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Vancouver a piker in home price hikes during COVID-19

‘Cheap money’ has fueled housing markets during the pandemic, but Vancouver’s price increases are modest compared to most other centres
Vancouver home prices up 2 per cent, while Canadian average is 17 per cent higher. | WI files

Vancouver home price hikes during the year-old pandemic may seem high, but the increase is  a piker compared to metropolitan centres like Medicine Hat and Saskatoon.

In fact, Vancouver’s price gains over the past year have lagged behind most other Canadian jurisdictions as well as those in the United States.

Canada’s home prices have jumped 17.3 per cent, whereas Greater Vancouver’s have risen just 6.8 per cent between February 2020 and February 2021, according to the Canadian Real Estate Association. U.S. house prices rose 10.8 per cent from December 2019 to December 2020, according to the Federal Housing Finance Agency (FHFA) House Price Index.

The City of Vancouver composite benchmark home price is 2 per cent higher now than a year ago, but Saskatoon’s composite home price is up 9 per cent from February 2020. Home prices  increased 20 per cent in Medicine Hat, Alberta. In Powell River, B.C. the composite home price is 27 per cent higher now than a year ago.

It could be a lack of foreign buyers – driven away by a high foreign- homebuyer tax and COVID-19 – that has kept Vancouver price hikes modest.

Foreign purchases are down significantly in B.C. since the tax on foreign home buyers increased to 20 per cent in  February 2018, and immigration has virtually vanished during the pandemic.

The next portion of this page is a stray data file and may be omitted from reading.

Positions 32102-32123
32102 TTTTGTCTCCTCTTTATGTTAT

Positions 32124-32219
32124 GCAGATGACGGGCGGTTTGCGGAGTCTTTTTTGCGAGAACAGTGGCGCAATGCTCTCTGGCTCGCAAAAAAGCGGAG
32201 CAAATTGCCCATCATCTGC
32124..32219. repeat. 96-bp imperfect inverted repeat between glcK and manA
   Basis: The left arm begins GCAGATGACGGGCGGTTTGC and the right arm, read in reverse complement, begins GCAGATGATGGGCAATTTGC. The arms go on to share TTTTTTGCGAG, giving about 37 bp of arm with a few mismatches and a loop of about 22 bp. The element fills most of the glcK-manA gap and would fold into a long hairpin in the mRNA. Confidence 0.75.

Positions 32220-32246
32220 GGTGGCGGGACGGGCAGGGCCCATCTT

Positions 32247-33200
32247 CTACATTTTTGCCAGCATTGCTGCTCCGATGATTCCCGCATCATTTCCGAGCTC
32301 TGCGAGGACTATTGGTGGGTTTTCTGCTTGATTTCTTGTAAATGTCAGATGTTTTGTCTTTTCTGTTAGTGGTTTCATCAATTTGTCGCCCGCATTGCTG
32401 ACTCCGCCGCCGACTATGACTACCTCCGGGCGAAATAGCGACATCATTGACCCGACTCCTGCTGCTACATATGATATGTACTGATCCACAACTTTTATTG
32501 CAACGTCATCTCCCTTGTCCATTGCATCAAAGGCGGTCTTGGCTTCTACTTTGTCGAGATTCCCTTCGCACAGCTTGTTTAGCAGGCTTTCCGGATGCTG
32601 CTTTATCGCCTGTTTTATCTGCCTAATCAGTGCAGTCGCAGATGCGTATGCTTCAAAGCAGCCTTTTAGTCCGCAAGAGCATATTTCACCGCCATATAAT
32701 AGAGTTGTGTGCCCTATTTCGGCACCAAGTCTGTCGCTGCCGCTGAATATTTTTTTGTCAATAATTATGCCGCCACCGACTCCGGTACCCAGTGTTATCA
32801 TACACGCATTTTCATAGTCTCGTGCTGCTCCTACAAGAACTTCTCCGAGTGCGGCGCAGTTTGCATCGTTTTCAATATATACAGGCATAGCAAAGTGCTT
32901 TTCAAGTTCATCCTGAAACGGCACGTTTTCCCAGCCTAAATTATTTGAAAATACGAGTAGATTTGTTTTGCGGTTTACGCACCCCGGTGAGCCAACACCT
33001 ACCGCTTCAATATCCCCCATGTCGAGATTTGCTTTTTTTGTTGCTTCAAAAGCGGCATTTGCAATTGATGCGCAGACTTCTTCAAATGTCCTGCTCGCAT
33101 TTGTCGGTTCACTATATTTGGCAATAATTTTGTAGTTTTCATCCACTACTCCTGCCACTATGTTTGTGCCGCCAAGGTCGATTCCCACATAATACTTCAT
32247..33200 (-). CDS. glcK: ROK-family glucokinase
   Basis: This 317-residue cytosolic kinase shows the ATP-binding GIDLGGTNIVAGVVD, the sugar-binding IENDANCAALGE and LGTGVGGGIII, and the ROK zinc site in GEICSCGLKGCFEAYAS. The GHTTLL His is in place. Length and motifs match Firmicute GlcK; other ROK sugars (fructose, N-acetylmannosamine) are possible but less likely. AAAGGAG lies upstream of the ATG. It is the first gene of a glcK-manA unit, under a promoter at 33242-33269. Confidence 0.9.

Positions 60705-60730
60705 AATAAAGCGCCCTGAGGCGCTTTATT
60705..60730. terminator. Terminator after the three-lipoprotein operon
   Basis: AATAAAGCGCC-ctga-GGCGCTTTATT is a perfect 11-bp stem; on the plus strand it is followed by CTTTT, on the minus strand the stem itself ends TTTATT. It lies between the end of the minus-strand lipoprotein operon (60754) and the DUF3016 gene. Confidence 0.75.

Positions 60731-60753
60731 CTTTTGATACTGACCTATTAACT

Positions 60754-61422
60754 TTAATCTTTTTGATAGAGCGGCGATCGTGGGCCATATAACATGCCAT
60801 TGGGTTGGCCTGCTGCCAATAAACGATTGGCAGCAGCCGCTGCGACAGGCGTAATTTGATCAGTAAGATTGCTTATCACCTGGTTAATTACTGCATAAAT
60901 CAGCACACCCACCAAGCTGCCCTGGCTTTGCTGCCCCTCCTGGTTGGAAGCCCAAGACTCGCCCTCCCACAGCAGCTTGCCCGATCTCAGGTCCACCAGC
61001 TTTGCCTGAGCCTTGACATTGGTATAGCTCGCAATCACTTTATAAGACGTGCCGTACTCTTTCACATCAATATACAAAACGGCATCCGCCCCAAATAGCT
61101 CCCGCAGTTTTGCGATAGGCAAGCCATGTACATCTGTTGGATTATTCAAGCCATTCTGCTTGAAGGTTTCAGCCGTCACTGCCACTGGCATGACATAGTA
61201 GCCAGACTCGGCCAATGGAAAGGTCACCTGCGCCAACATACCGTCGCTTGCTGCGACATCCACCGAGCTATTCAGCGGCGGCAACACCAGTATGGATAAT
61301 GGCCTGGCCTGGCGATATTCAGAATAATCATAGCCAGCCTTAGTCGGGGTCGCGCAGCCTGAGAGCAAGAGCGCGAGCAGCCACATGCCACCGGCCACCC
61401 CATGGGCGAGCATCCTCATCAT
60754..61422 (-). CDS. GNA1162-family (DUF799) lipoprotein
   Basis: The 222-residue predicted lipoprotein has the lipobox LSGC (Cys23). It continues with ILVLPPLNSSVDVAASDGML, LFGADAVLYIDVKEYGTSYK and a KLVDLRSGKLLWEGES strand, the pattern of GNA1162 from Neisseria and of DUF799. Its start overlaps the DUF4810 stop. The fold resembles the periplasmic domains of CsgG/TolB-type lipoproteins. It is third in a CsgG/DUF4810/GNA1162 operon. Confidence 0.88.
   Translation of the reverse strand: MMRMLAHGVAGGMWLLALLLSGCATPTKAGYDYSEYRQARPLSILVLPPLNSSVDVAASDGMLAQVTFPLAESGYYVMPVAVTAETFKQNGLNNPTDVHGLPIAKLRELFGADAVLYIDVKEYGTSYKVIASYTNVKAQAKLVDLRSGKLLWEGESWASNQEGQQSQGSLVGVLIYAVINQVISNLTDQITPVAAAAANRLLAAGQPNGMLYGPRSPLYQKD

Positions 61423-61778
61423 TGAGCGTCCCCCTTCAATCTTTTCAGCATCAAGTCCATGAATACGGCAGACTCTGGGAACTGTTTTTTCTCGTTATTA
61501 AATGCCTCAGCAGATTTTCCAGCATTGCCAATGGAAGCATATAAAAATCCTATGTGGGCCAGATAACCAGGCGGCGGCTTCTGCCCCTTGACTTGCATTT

But local buyers have more ability to pay because Bank of Canada (BOC) interest rates are at an all-time low of 0.25 per cent. Furthermore, BOC is buying government bonds (debt) from financial institutions, allowing them to lend more freely and at historically low interest rates. 

On March 15, HSBC was offering a 0.99 per cent 5-year variable rate on mortgages up to $300,000, good until July 12, as one example.

The BOC has indicated low rates are here for the near term, at least until 2023.

Urban planner Andy Yan says outrage over high housing  prices still exists but “it's a different type of outrage if you're totally locked out of ownership, as opposed to moving on up.”

Yan, director of Simon Fraser University’s City Program, suggests people are leaving their Vancouver condos and to buy in the suburbs. Data bears this out.

While City of Vancouver condo prices have fallen 0.2 per cent price, the Fraser Valley Real Estate Board reports 12.3 per cent price gains in all housing forms since February 2020. 

“I think there is outrage. But it just depends on who you are,” said Yan, who had been criticized for his 2015 report suggesting overseas Chinese buyers fuelled the remarkable 2014-17 gains, when housing prices rose 48.5 per cent.

“My point wasn't only just foreign money. But it was foreign money with cheap money, right? Now we have a scenario where cheap money completely takes over the environment,” said Yan.

“If you look at the core of unaffordability [in Metro Vancouver], it's both very high housing prices with relatively low, very, very low paying jobs,” he said.